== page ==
Download the full report on our Inquiry into trolley collection services procurement by Woolworths Limited (PDF 1.1MB).
Examining 130 (or 13.5%) of Woolworths’ supermarket sites across Australia , the Inquiry found:
n more than 3 in every 4 (79%) of sites visited had indications of some form of non-compliance with workplace laws
n almost 1 in every 2 (49%) of sites visited presented serious issues, that is multiple indicators of non-compliance
n deficient governance arrangements contributing to a lack of Award knowledge and substandard record keeping
n false, inaccurate or misleading records
n failure to issue pay slips to workers
n workers being paid rates as low as $10 an hour
n cash payments which disguised the true identities of workers and actual amounts paid to workers
n manipulation of the identity card system implemented by Woolworths
n workers vulnerable to exploitation and often complicit in acts of non-compliance
n complex labour supply chains with networks of corporate structures and intermediaries to facilitate cash payments, recruitment of vulnerable workers and production of false records.
These characteristics are indicative of an entrenched culture of non-compliance in the Woolworths trolley collection supply chain......
We examined correspondence and the Trolley Collection Service Agreement from 2011 relating to 17 NSW and ACT supermarket sites. By dividing the agreed price by the weekly labour hours required to deliver the service, we found the cost per labour hour was below minimum pay rates at 15 of the 17 sites.
@bamboozled3 tweeted this snapshot on 24 July 2016 from Sue Robinson's Facebook page entry of 21 July:
The Australian Health Minister is reported as stating that we are now working through her situation in a bid to address her concerns.
A statement which does not deny that Ms. Robinson was refused this diagnostic test on the basis that she had no money to pay upfront.
News.com.au reported on 25 July 2015:
On Monday afternoon, Ms Robinson posted an update to say thank you for the support and revealed Ms Ley had made contact.
“It looks as if there might be some action on it, and that is a direct result of your response,” she wrote.
“As a result of the number of ‘shares’ and responses, the office of the Federal Health minister, Sussan Ley posted with contact details asking me to call.
“I did and was put through to a young man called Alex. We established two things. Alex assures me that the guidelines for bone scans haven’t changed since the election (I didn’t think they had, but I thought they might have since the last budget).
“He says there should have been no recent changes at all, and if I was eligible, for example, last year, I should still be eligible as I am still on the meds that compromise my bone density.
“However, according to the Medicare website I was shown this weekend my meds are on the list of those for which a bone scan is recommended, but not one for which it is reimbursed.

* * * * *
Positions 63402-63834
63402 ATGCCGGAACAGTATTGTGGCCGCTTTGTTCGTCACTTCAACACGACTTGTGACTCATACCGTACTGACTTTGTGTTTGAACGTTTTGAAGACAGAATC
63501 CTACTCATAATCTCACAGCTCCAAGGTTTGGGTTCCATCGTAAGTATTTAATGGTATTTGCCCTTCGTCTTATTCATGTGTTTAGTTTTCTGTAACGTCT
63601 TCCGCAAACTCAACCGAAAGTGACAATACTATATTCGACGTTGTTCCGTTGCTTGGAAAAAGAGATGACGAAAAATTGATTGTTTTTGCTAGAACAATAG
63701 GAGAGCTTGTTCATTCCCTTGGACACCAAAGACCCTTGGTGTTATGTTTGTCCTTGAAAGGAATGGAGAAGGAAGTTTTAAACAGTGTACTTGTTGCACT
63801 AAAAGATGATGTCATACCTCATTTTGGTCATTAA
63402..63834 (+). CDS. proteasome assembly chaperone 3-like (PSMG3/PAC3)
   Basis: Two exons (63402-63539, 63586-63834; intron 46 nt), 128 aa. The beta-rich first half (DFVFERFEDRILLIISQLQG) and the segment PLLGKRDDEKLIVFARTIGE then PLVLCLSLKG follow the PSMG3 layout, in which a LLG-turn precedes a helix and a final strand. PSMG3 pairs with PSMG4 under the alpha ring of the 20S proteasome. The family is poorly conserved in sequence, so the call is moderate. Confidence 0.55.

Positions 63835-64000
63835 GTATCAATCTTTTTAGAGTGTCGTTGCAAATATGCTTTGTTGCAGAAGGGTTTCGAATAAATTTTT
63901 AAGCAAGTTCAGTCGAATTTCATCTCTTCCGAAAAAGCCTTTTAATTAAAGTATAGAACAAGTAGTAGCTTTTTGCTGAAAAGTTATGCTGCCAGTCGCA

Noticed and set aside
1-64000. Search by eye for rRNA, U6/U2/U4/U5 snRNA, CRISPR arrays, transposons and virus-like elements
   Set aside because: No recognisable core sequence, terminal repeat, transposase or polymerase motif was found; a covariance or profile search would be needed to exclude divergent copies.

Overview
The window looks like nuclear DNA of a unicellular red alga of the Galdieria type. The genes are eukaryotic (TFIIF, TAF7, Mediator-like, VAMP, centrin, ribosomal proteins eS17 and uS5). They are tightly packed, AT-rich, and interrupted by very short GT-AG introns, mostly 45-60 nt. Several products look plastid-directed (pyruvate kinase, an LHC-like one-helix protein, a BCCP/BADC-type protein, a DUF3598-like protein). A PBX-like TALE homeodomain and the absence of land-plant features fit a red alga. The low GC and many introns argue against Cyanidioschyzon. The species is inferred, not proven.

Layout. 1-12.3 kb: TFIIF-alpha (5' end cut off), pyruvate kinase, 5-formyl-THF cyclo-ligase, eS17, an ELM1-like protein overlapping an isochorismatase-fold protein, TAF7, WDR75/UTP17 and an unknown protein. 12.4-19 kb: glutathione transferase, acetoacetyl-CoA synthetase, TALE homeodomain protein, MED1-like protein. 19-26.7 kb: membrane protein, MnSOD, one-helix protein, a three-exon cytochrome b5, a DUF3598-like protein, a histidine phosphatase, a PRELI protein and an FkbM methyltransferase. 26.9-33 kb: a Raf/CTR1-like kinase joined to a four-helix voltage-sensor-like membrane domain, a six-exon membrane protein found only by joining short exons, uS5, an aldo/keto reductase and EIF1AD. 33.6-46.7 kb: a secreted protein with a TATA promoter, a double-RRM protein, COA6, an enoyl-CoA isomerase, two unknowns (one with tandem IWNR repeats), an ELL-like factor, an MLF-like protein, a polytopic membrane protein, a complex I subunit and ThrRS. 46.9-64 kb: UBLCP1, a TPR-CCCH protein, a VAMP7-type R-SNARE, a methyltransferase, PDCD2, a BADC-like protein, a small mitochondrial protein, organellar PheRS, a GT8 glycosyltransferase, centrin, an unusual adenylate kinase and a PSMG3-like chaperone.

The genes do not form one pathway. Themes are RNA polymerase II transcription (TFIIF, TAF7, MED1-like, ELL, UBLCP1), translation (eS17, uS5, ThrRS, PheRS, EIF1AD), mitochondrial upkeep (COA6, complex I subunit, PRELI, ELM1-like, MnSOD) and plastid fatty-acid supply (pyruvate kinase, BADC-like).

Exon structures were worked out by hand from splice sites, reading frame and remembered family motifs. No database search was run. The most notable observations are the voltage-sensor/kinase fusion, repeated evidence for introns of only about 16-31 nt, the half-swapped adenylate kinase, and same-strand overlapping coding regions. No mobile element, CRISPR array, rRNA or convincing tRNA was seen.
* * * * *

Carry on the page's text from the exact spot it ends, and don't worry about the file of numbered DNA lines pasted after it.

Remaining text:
“There doesn’t seem to be any justification for this and it does specifically exclude cancer patients because the meds concerned are for cancer.
“I also asked Alex why are there guidelines at all? Surely if a cancer specialist regards such a test as necessary for a patient, that should be enough? After all, every case is different and the referring doctors are the only ones who can really know what is required in each case. Alex said that was a good question, but didn’t answer it, though he did tell me that these exclusions are worked out by a medical services advisory committee.
“We agreed that he would investigate further and I am sending him a link to the Medicare website so he may check the guidelines for himself.
“I also have a little more information on the charging system being used for these tests. I called other local practices who do such scans here and asked about bulk billing. They all had the same reply ... It’s complicated. It seems they can’t tell if you are eligible until you go in and then fill in a form.
“It is your answers in this form, and not the referral, which determine if you are eligible, so they say. They can’t tell you before you arrive whether or not you will be asked to pay. But if you are, the charges vary from practice to practice.
“For those of you who posted saying you are in the same boat, here are the costs you might have to pay if you are excluded from bulk billing. PRP will charge a $60 fee, Erina Radiology charges $85. Medical Imaging at Erina charges $50 for pensioners and $100 for the employed, but also states that they do whatever they can to bulk bill you. This practice was also recommended by one of my Facebook friends Maryellen Golden who said she had been bulk billed for a bone scan there herself. (Thank you Maryellen)
“I guess this isn’t unaffordable (unless you are on a limited income like a pension), and as long as you know it, you can save up. But I can’t help but wonder why it should be costed at all. I’m hoping this will be treated by the government as an unfortunate oversight that will be corrected.